The author takes us on a vivid journey through rural Norfolk, the streets of London (grimy or genteel) and the vast Australian territories, and we can see each location through Hannah's eyes. We get a strong sense of her thoughts, and how her actions affect each step in her life. Her love for Annie remains strong throughout, and I think that is her strongest attribute. Grown out of desperation and loneliness, I find it completely believable that two women would form a loving relationship, beyond that of a close friendship, even in a society throttled by a strict moral code (which usually applied to women only, anyway, not men!).
But despite depicting the darkest side of society, The Low Road is a compelling novel that shows how there is always a glimmer of hope, even when everything seems stacked against you. It shows up society for what it was, and proves that resilience, love, and a strong survival instinct can help you in forging a life out of misery. 

Highly recommended.

In 1828, two young women were torn apart as they were sentenced to transportation to Botany Bay. Will they ever meet again?

Norfolk, 1813. In the quiet Waveney Valley, the body of a woman – Mary Tyrell – is staked through the heart after her death by suicide. She had been under arrest for the suspected murder of her newborn child. Mary leaves behind a young daughter, Hannah, who is later sent away to the Refuge for the Destitute in London, where she will be trained for a life of domestic service.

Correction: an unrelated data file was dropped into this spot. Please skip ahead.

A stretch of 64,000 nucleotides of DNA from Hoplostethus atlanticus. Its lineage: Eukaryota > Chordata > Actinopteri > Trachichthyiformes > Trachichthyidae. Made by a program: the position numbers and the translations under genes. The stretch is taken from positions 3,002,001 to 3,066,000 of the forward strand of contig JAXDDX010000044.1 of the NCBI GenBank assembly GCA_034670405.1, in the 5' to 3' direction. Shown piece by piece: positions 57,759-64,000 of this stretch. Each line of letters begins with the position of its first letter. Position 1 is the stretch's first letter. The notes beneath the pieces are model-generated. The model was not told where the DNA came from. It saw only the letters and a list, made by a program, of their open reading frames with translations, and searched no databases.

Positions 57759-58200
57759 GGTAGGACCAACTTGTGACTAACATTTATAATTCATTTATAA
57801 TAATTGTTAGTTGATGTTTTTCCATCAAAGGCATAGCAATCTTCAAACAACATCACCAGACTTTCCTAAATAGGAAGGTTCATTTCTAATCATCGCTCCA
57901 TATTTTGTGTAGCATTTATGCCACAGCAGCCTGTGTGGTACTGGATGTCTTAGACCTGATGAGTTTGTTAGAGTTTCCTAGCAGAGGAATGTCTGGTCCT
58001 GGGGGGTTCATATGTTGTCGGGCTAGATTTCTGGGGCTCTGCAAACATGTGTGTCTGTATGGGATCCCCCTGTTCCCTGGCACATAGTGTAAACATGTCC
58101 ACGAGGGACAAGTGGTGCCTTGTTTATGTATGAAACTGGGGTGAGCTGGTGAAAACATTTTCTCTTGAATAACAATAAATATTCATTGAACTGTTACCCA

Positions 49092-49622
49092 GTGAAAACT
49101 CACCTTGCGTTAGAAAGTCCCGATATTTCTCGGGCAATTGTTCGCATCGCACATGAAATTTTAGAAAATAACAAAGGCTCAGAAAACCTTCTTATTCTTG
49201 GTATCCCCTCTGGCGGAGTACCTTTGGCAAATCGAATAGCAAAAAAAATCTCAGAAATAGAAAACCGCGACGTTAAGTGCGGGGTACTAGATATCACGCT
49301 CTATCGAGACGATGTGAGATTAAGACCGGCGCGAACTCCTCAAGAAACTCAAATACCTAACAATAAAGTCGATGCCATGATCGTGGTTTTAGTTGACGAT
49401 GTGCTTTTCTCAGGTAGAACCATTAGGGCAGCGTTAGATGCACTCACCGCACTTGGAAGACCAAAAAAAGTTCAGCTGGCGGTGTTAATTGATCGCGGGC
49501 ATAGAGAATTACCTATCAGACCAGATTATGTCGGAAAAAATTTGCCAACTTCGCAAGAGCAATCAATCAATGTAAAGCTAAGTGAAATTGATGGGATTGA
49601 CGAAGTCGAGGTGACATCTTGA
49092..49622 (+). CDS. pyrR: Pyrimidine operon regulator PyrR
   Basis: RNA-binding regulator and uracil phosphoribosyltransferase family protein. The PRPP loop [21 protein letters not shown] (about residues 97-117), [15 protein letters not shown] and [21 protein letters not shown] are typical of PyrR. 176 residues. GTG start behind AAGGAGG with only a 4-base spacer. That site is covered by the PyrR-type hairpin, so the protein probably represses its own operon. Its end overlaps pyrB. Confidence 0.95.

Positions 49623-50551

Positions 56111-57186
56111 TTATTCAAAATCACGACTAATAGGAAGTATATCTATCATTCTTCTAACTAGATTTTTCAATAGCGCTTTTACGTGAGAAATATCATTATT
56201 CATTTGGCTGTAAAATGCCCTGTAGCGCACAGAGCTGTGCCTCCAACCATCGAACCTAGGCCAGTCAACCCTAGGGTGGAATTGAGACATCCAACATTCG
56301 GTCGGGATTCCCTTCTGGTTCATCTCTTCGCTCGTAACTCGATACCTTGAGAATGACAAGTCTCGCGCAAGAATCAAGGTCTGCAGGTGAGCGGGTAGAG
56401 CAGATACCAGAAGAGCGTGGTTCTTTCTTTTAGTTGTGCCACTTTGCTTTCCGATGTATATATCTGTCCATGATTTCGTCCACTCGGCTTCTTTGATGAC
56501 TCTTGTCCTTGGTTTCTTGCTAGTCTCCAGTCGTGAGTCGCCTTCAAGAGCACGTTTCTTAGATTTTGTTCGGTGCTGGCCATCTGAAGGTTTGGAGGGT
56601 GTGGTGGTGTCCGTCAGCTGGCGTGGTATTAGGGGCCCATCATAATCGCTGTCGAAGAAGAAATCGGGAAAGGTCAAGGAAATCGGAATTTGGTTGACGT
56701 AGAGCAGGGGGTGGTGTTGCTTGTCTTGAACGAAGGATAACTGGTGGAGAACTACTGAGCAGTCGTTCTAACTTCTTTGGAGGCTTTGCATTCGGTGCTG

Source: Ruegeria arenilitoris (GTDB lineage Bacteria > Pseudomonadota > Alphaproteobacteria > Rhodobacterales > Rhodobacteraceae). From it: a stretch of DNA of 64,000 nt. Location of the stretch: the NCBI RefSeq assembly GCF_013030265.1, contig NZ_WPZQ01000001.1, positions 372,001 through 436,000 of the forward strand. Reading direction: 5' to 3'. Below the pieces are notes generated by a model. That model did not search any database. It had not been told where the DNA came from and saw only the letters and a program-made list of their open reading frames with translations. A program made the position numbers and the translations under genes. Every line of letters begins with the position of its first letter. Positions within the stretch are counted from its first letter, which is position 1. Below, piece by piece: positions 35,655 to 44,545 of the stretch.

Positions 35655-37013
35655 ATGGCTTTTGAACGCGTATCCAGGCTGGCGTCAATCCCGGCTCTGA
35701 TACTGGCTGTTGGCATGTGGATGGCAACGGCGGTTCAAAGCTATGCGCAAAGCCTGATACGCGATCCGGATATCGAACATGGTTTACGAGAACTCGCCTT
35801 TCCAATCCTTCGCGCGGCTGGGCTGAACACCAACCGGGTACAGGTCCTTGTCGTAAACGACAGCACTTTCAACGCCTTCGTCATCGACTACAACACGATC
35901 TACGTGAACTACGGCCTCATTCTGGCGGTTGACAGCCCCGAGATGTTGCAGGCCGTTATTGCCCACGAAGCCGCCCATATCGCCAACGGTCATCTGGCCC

It is at the Refuge that Hannah meets Annie Simpkins, a fellow resident, and together they forge a friendship that deepens into passionate love. But the strength of this bond is put to the test when the girls are caught stealing from the Refuge's laundry, and they are sentenced to transportation to Botany Bay, setting them on separate paths that may never cross again.

Drawing on real events, The Low Road is a gripping, atmospheric tale that brings to life the forgotten voices of the past – convicts, servants, the rural poor – as well as a moving evocation of love that blossomed in the face of prejudice and ill fortune.


About the Author:

Katharine Quarmby

Katharine Quarmby has written non-fiction, short stories and books for children and her debut novel, The Low Road, is published by Unbound in 2023. Her non-fiction works include Scapegoat: Why We Are Failing Disabled People (Portobello Books, 2011) and No Place to Call Home: Inside the Real Lives of Gypsies and Travellers (Oneworld, 2013). She has also written picture books and shorter e-books.

She is an investigative journalist and editor, with particular interests in disability, the environment, race and ethnicity, and the care system. Her reporting has appeared in outlets including the Guardian, The Economist, The Atlantic, The Times of London, the Telegraph, New Statesman and The Spectator. Katharine lives in London.

Katharine also works as an editor for investigative journalism outlets, including Investigative Reporting Denmark and the Bureau of Investigative Journalism.

Connect with Katharine:

Amazon Author Page